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Prince Fielder flops, and ultimately so do the vaunted Tigers

Prince Fielder's flop was symbolic of the way the Tigers failed to support stellar starters. (USATSI)
Prince Fielder's flop is symbolic of the way the Tigers failed to support stellar starters. (USATSI)

BOSTON -- The Fielder Flop may soon hit the baseball lexicon, whether you're talking about Prince Fielder's pseudo slide toward third base or his anemic postseason hitting.

The slow-footed Tigers star got caught in a rundown between third and home and wound up falling on his face, a metaphor for a sorry Tigers series, where they didn't live up to their vast ability. That is, all except the Tigers' vaunted starting pitchers, who almost without exception were brilliant in an ALCS lost to the Red Sox, four games to two, that was capped by Boston's late-earned 5-2 victory here Saturday.

Fielder's sixth-inning baserunning misadventure, with him ending up in a messy pile about five feet short of third base, and Red Sox catcher Jarrod Saltalamacchia on top of him, ball in hand, was just one unsightly episode in a series where the Tigers' terrific rotation was as advertised but received very little help.

No help from Fielder, who went 4 for 22 this series and had no home runs or RBI this entire postseason in addition to his memorable baserunning faux pas, whereby he ran toward home on a Jhonny Peralta grounder but stopped 30 feet or so short of his destination in what he explained was an attempt to limit the outs on the play to one. Regardless, it didn't work. Didn't come close to working.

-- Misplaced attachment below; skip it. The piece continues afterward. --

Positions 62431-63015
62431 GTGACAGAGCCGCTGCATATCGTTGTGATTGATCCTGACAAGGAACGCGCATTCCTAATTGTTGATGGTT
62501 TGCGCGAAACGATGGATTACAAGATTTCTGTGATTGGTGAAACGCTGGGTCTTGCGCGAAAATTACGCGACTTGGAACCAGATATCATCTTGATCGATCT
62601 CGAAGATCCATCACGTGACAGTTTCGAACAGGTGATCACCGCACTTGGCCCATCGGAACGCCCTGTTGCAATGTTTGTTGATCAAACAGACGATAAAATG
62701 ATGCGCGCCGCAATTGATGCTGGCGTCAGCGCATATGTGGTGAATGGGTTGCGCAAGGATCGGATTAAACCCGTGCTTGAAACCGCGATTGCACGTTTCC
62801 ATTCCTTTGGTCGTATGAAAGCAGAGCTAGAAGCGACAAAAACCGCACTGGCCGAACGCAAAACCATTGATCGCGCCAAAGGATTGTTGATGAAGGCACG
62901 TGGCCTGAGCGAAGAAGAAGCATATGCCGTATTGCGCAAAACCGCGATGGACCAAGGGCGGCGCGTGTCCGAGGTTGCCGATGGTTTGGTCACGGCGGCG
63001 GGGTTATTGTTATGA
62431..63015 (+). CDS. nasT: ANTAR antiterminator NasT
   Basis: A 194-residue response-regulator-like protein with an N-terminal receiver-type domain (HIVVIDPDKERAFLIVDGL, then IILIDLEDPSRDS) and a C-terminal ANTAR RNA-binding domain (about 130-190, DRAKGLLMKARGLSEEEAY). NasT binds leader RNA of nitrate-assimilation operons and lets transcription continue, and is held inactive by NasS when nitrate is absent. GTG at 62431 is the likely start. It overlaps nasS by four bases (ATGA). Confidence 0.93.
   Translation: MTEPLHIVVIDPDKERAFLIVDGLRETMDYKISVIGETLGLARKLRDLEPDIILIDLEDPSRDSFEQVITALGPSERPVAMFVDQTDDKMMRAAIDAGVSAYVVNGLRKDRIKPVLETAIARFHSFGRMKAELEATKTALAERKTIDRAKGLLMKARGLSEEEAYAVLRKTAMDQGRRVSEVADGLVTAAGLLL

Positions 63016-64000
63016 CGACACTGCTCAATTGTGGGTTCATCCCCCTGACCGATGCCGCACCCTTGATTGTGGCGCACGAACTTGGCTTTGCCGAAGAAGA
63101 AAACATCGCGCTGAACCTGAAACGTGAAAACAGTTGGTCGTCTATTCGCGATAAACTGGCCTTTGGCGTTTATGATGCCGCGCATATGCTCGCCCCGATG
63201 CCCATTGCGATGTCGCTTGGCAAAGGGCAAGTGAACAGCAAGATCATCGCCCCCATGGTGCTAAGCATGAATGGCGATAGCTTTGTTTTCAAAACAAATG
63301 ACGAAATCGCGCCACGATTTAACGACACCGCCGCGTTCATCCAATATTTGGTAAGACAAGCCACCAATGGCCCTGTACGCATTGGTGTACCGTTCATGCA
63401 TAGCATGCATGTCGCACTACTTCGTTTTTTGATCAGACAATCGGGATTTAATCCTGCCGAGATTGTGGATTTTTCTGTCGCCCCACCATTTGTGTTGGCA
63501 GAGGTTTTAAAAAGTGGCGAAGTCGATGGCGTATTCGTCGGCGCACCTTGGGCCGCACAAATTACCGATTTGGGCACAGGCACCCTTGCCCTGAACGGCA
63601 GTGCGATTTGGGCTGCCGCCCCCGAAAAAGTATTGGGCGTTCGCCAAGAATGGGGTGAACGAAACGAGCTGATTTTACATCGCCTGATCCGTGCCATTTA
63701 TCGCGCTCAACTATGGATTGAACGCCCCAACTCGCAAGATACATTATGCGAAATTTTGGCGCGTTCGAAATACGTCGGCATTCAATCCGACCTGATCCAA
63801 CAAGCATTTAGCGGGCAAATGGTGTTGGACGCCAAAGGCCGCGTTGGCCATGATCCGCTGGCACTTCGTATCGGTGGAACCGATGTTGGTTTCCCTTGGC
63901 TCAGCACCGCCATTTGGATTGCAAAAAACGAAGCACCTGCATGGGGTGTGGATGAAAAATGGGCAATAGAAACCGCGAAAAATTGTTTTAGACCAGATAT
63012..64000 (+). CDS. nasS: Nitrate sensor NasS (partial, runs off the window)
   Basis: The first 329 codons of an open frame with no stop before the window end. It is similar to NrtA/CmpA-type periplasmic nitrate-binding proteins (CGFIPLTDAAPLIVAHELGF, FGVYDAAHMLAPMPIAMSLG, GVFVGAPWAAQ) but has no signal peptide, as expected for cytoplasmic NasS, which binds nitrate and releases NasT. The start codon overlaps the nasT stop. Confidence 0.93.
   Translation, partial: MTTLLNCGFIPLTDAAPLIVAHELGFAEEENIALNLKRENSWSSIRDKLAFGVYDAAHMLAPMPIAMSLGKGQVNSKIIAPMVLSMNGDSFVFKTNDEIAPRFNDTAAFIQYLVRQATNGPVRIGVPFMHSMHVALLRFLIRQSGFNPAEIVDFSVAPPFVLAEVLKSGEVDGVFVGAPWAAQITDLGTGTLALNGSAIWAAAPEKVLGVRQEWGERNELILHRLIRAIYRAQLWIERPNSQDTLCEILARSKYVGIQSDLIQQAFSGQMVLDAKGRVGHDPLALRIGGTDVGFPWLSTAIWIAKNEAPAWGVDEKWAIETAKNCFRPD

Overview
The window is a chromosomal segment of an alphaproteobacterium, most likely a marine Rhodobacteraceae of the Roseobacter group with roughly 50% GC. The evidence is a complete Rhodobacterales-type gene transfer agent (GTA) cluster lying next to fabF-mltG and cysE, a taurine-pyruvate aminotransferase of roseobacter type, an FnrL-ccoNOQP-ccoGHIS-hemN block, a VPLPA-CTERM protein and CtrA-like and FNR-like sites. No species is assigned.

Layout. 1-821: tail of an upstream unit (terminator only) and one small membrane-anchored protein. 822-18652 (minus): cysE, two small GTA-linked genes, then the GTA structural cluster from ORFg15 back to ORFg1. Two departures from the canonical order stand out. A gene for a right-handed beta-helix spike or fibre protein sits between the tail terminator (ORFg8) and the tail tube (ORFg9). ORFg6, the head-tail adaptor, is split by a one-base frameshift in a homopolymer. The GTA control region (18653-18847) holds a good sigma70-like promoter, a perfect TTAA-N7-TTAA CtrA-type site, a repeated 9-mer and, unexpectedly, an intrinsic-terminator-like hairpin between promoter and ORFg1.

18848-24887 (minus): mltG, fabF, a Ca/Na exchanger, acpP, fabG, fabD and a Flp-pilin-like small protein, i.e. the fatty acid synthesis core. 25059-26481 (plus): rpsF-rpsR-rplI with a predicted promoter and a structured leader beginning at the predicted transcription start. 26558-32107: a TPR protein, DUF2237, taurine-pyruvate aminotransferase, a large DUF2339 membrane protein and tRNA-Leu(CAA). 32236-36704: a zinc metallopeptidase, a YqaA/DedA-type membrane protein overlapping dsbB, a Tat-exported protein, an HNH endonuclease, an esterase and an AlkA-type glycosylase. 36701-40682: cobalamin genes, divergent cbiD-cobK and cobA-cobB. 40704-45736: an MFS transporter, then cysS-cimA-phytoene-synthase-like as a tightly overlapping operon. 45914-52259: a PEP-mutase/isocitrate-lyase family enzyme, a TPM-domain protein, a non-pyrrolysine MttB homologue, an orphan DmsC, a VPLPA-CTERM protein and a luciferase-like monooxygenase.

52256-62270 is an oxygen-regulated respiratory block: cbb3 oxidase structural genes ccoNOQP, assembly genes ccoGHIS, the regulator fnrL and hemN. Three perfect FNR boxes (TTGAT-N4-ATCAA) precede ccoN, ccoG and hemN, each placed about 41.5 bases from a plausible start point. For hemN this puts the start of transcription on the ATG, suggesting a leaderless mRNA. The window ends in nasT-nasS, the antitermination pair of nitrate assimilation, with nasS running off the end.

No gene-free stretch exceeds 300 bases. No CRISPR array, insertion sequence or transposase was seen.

But this series isn't all on Fielder. Not by a long shot. There were plenty of precincts that contributed little or no help.

There was no help from many of the other Tigers hitters.

None from several of their other baserunners either (neither team had many but there were a few).

Not much from the fielders (lower-case f), either.

None, too, from a maligned bullpen that leaves even more maligned, the victim of two grand slams that stole an otherwise even series and sent the Red Sox to the World Series for the third time in a decade, against their old rival, the St. Louis Cardinals.

"You make mistakes at this time they get magnified. They cost you," Tigers star Torii Hunter said. "We made mistakes. We can't do anything about it."

The first of the slams was an absolute necessity for Boston, a David Ortiz bomb in Game 2 off Tigers closer Joaquin Benoit that tied the score at 5 in a game won 6-5, the second the Game 6-winning drive that barely cleared the Green Monster by a foot or two, by noted hit-by-pitch specialist Shane Victorino. That drive sealed a series that could have gone either way, especially if the Tigers' other players were a fraction as brilliant in the ALCS as stalwart starters Max Scherzer, Justin Verlander and Anibal Sanchez.

How great were the Tigers' starters? Well, all four of them posted ERAs below 3 and struck out more than a hit an inning in the ALCS. They are reasons one through four why Boston hit .202 for the series and struck out a record 73 times.

The Tigers' starters more than matched Boston's excellent starters, who were very good in their own right. Good enough to keep them in the close games (four were one-run games) and the close series (it was a one-run series, too, with Boston outscoring Detroit, 19-18).

"They pitched well. They made big pitches when they needed to," Hunter said of the Red Sox pitchers. "They kept the pitches on the outside corner. They did that well,"

Then Hunter's voice trailed off a bit. "It's over. There's nothing to talk about, really," he said.